Washington: US President Barack Obama has said that America is not aligned with any political party or group in Egypt and condemned the ongoing violence across the Arab countrys.

Obama, who is spending this weekend at Camp David, convened a secure conference call with the National Security Council on Saturday to review the very fluid situation in Egypt, the White House said.

"The President condemned the ongoing violence across Egypt and expressed concern over the continued political polarization.     "He reiterated that the United States is not aligned with, and does not support, any particular Egyptian political party or group," it said.

"In line with that position, the United States categorically rejects the false claims propagated by some in Egypt that we are working with specific political parties or movements to dictate how Egypt's transition should proceed," the White House said.

"We remain committed to the Egyptian people and their aspirations for democracy, economy opportunity, and dignity. But the future path of Egypt can only be determined by the Egyptian people," it said.

During this transitional period, the White House called on all Egyptians to come together in an inclusive process that allows for the participation of all groups and political parties.

"Throughout that process, the United States will continue to engage the Egyptian people in a spirit of partnership, consistent with our longstanding friendship and shared interests - including our interest in a transition to sustainable democracy," the White House said.

US Defense Secretary Chuck Hagel called Egyptian Defense Minister Abdel Fattah Al-Sisi, at least three times in the past two days to discuss on-going events, his spokesman said as the media reports said that the Obama Administration played a key role in the ouster of Morsi; which was refuted by the White House.

"In their conversations, Hagel emphasized the need for a peaceful civilian transition in Egypt. He also noted the importance of security for the Egyptian people, Egypt's neighbours, and the region," the Pentagon Press Secretary, George Little, said.

"Hagel also spoke to Crown Prince Bin Zayed of the United Arab Emirates on Sunday to discuss the situation in Egypt and matters of mutual security concern in the Middle East," Little said. The White House in a statement, urged all Egyptian leaders to condemn the use of force and to prevent further violence among their supporters, and urged all those demonstrating to do so peacefully.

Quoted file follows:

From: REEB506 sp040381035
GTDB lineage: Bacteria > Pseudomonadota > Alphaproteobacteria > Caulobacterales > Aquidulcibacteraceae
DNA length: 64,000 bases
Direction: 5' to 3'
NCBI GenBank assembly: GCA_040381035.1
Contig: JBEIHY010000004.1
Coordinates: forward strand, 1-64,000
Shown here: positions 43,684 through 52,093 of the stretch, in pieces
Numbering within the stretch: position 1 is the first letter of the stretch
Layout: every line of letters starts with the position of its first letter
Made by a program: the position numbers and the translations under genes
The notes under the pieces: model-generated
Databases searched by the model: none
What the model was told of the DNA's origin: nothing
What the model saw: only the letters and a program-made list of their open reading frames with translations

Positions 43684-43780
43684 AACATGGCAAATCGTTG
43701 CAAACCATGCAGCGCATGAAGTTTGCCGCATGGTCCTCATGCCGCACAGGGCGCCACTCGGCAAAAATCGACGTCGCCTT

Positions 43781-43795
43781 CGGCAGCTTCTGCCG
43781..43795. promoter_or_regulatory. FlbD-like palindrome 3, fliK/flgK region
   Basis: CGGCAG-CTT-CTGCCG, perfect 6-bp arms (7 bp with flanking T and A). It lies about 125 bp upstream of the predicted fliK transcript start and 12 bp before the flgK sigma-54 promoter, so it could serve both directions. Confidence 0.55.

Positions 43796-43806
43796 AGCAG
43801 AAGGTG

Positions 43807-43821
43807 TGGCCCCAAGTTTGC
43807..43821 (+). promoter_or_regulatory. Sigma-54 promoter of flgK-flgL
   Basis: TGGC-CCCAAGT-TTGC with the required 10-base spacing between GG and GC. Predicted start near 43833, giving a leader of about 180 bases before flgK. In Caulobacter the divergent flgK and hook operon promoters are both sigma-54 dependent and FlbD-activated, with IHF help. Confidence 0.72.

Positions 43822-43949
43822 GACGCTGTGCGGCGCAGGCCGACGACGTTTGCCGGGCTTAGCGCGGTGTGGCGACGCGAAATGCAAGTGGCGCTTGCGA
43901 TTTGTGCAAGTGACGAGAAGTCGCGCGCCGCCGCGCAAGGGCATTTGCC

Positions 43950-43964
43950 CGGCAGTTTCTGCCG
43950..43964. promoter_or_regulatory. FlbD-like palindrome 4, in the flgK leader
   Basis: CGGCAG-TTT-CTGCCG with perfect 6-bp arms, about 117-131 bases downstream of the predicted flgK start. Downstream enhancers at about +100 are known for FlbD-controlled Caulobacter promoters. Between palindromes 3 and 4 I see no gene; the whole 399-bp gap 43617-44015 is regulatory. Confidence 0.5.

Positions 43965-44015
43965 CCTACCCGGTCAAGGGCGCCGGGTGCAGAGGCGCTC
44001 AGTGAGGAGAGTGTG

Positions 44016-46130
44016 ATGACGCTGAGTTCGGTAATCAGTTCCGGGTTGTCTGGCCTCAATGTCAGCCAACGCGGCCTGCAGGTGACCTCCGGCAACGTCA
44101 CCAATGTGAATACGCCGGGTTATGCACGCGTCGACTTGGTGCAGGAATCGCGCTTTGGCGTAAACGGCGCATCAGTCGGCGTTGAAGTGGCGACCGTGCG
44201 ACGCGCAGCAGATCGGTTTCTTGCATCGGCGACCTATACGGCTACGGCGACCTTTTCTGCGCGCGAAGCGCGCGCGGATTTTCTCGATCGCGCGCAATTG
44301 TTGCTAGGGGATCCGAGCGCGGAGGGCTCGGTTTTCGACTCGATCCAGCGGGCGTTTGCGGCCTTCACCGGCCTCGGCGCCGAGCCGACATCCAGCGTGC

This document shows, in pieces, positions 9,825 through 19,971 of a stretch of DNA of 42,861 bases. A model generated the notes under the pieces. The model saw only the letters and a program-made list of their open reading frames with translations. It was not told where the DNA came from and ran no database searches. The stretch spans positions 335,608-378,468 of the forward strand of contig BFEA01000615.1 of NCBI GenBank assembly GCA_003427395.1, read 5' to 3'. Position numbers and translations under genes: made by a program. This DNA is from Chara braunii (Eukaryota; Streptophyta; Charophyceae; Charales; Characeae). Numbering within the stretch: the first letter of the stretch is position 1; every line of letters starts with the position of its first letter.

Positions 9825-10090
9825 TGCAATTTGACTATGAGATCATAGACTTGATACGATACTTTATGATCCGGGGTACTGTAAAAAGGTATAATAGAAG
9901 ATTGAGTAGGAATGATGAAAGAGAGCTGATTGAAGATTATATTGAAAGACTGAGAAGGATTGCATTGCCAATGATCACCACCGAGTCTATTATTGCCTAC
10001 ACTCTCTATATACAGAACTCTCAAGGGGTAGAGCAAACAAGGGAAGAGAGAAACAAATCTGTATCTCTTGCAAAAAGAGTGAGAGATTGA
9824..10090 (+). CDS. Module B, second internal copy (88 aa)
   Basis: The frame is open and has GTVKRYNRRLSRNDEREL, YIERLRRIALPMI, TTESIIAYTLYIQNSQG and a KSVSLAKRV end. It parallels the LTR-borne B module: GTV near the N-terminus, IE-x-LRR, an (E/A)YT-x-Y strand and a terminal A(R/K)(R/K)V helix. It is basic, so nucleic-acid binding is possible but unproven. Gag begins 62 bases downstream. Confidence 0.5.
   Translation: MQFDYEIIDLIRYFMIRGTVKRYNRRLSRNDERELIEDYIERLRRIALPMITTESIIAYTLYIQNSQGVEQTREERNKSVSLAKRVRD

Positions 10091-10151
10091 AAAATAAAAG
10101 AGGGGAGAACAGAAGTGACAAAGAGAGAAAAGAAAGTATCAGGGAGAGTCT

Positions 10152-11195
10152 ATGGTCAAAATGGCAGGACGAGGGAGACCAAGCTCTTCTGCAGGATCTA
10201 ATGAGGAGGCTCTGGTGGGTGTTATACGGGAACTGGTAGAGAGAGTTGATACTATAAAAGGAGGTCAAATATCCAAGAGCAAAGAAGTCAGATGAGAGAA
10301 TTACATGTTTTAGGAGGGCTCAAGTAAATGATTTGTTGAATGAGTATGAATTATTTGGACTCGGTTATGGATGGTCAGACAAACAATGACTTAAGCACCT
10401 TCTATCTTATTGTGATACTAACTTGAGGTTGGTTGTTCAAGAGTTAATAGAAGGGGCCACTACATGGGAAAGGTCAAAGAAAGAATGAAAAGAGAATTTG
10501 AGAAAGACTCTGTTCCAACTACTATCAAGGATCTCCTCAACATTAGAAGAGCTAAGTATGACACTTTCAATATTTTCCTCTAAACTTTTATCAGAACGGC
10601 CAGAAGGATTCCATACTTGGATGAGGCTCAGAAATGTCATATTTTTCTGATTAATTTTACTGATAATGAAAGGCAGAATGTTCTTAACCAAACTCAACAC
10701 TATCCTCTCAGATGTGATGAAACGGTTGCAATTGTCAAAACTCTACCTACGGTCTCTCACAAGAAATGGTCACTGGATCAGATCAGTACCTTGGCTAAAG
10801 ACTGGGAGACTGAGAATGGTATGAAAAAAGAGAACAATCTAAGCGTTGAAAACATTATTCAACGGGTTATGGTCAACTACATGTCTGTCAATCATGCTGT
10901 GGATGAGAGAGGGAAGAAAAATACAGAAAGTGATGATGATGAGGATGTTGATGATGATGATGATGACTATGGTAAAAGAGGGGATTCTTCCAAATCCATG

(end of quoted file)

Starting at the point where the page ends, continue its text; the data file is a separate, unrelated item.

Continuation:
"As Egyptians look forward, we call on all sides to bridge Egypt's divisions, reject reprisals, and join together to restore stability and Egypt's democracy," the White House said. The New York Times said the abrupt end of Egypt's first Islamist government was the culmination of months of escalating tensions and ultimately futile American efforts to broker a solution that would keep Morsi in his elected office, at least in name, if not in power.

A new alliance of youthful activists and the Mubarak-era elite was driving street protests, it said. According to the daily, in his final hours Morsi received a call from an Arab foreign minister with a final offer to end a standoff with the country's top generals.

"The foreign minister said he was acting as an emissary of Washington and he asked if Morsi would accept the appointment of a new prime minister and cabinet, one that would take over all legislative powers and replace his chosen provincial governors," the daily said.

Referring to a close aide of Morsi, the deposed Egyptian president refused. "His top foreign policy adviser, Essam el-Haddad, then left the room to call the United States ambassador, Anne W Patterson, to say that Morsi refused.

 "When he returned, he said he had spoken to Susan E Rice, the national security adviser, and that the military takeover was about to begin, senior aides said," the daily said.


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